Moor Mother speaks truthfully about uncovering Britain’s continued involvement in slavery.

Moor Mother speaks truthfully about uncovering Britain’s continued involvement in slavery.


The lingering effects of slavery cannot be erased simply by using bleach, constructing new buildings, or promoting diversity and representation. Moor Mother, also known as poet and musician Camae Ayewa, captures complete attention even through a video call. It becomes apparent within moments of speaking with her that her words are not meant to impress or entertain, but to speak the truth. In a previous interview with The Guardian, she boldly stated that society has not yet fully addressed the consequences of slavery, which garnered criticism from some. But, the question remains: have we truly dealt with these repercussions?

The interview took place in 2017. In recent years, the Black Lives Matter protests in 2020 have brought discussions about systemic racism and colonialism to the forefront of public attention. As a result, Ayewa’s thoughts on our slow recognition of the impact of the slave trade are no longer considered unconventional. However, her doubts are just as strong as they were seven years ago. She believes not much has changed and that the issue is simply being presented in a different, more modern way. While technology and the availability of information have increased, she feels that there is still a lack of action and pressure on governments to address these issues.

Ayewa’s latest album, The Great Bailout, details its criticisms of a specific target – Britain. Produced in partnership with the London Contemporary Orchestra, the album delves into the troubling history of British colonialism and their 1835 decision to compensate slave owners with a staggering sum of £20m (£17bn in today’s currency) following the legal abolition of slavery.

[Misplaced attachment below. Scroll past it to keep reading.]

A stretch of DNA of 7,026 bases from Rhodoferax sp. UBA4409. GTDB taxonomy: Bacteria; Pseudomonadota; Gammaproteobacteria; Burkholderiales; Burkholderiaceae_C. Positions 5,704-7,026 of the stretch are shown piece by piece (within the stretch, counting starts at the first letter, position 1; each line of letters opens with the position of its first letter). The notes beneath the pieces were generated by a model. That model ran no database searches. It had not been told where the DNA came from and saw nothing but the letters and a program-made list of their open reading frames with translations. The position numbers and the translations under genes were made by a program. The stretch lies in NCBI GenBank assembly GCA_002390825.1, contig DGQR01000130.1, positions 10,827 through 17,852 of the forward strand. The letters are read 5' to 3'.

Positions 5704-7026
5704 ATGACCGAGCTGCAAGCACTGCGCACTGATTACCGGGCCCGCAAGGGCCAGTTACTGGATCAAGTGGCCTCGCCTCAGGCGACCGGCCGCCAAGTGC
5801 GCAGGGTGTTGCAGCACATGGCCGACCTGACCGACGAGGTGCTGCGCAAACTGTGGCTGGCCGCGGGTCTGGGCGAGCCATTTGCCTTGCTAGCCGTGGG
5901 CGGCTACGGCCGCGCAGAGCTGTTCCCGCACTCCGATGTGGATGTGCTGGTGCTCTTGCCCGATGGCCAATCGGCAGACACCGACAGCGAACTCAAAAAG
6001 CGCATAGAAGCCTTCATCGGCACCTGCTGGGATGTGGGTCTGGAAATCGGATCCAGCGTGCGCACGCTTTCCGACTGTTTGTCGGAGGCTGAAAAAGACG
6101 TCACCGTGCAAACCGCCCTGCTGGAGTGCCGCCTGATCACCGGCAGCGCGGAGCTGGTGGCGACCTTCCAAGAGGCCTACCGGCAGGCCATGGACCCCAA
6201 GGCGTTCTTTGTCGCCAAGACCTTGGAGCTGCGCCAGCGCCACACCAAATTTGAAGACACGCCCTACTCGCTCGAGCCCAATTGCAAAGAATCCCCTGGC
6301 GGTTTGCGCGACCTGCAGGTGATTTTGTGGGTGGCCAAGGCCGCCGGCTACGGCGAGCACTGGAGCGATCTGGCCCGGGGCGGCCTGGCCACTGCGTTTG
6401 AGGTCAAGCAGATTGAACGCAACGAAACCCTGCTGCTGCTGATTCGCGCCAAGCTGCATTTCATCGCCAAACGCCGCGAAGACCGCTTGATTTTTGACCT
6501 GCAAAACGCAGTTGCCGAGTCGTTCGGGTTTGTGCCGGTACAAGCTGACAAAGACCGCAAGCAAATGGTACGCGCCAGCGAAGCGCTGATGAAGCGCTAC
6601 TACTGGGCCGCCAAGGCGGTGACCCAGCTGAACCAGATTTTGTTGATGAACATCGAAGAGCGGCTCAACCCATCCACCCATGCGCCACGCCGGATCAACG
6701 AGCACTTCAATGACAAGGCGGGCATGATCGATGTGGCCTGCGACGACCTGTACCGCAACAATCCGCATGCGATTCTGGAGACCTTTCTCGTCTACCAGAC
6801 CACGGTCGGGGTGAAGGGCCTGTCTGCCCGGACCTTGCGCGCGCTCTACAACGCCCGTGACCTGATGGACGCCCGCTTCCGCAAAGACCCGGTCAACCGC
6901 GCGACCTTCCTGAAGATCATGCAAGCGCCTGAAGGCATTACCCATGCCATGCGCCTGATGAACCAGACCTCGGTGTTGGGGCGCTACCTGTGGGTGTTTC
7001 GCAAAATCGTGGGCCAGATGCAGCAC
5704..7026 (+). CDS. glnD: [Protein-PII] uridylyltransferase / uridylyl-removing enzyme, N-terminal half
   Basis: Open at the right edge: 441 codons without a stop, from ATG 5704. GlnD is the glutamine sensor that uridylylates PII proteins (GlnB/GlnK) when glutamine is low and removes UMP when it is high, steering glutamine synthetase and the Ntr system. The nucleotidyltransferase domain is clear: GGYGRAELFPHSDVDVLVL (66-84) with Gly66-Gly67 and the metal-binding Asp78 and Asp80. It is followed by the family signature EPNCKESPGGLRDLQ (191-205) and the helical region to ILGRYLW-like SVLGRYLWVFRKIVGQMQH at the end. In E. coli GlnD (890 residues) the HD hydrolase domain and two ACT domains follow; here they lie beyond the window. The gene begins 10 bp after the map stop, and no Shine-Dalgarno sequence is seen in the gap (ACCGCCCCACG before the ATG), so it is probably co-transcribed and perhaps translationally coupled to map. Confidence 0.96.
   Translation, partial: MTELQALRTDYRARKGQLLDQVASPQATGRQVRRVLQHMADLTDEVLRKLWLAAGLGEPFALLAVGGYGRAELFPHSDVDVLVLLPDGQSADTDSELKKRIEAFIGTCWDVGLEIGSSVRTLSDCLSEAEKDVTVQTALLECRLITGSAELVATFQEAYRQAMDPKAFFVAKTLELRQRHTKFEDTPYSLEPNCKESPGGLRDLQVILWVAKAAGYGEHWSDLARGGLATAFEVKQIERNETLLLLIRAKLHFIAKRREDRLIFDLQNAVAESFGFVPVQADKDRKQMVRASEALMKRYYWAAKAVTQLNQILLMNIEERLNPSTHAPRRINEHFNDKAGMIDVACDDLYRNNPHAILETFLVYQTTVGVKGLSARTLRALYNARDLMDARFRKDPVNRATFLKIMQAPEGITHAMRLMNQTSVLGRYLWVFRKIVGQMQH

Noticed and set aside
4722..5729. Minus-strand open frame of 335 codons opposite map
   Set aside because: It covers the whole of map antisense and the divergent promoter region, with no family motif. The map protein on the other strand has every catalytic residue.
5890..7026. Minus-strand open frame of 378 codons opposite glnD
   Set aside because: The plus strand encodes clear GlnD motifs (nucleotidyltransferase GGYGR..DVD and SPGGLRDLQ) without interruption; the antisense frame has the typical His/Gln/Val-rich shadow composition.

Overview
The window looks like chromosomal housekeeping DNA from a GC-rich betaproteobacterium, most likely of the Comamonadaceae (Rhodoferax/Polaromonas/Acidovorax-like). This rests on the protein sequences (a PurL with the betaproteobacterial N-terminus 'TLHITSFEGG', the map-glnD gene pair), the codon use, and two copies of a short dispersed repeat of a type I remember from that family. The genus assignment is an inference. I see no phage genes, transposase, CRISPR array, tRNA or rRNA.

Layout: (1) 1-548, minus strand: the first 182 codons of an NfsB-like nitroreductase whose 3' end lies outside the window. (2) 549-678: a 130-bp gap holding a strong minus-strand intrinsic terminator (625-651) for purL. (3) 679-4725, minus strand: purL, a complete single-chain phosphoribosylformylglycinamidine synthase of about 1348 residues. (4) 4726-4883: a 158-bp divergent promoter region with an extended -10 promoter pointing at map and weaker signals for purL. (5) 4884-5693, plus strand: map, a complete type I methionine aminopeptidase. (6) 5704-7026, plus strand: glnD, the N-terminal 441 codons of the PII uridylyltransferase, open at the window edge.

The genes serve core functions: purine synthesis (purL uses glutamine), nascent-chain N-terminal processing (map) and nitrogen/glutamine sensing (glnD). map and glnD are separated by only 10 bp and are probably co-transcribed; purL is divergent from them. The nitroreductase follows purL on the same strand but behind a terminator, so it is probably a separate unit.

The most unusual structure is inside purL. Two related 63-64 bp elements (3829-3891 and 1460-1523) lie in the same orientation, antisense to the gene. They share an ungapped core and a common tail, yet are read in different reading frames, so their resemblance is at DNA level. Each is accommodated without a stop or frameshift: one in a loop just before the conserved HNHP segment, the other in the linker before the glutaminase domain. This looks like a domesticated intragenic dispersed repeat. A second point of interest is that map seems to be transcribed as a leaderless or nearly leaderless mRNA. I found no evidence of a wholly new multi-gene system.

On the track “All of the Money,” Ayewa explores the history of colonial atrocities while a repeating question of “where did they acquire all the money?” echoes in the background. As she continues to ask the question, her voice becomes more distorted and the musical landscape becomes darker, creating a captivating experience that pushes the boundaries of what a song can convey emotionally. Ayewa reflects on touring the song with the London Contemporary and selling out every show, but expresses uncertainty about how it will be received when made available to a wider audience through streaming. She discusses society’s addiction to certain pleasures and sounds, and the pressure to conform to popular trends. This project serves as a reminder of the freedom that artists have to create whatever kind of album they desire, and the ability to use their platform to address important issues.

The song “Guilty” by Lonnie Holleyand Raia Was creates a haunting atmosphere for the whole album with its intricate layering of vocals, whispers, strings, and horns. Ayewa delves into the dark and ugly parts of history, posing important questions such as “Did you pay off the trauma? The horror? The whip of the sugar cane?” She also contributed to the Guardian’s Cotton Capital project, which explores the connections between the newspaper’s founders and their ownership of slaves. Her website encourages listeners to consider the fact that no enslaved individuals received any form of compensation, while her research reveals that two British prime ministers, William Ewart Gladstone and David Cameron, both had ancestors who received “compensation.”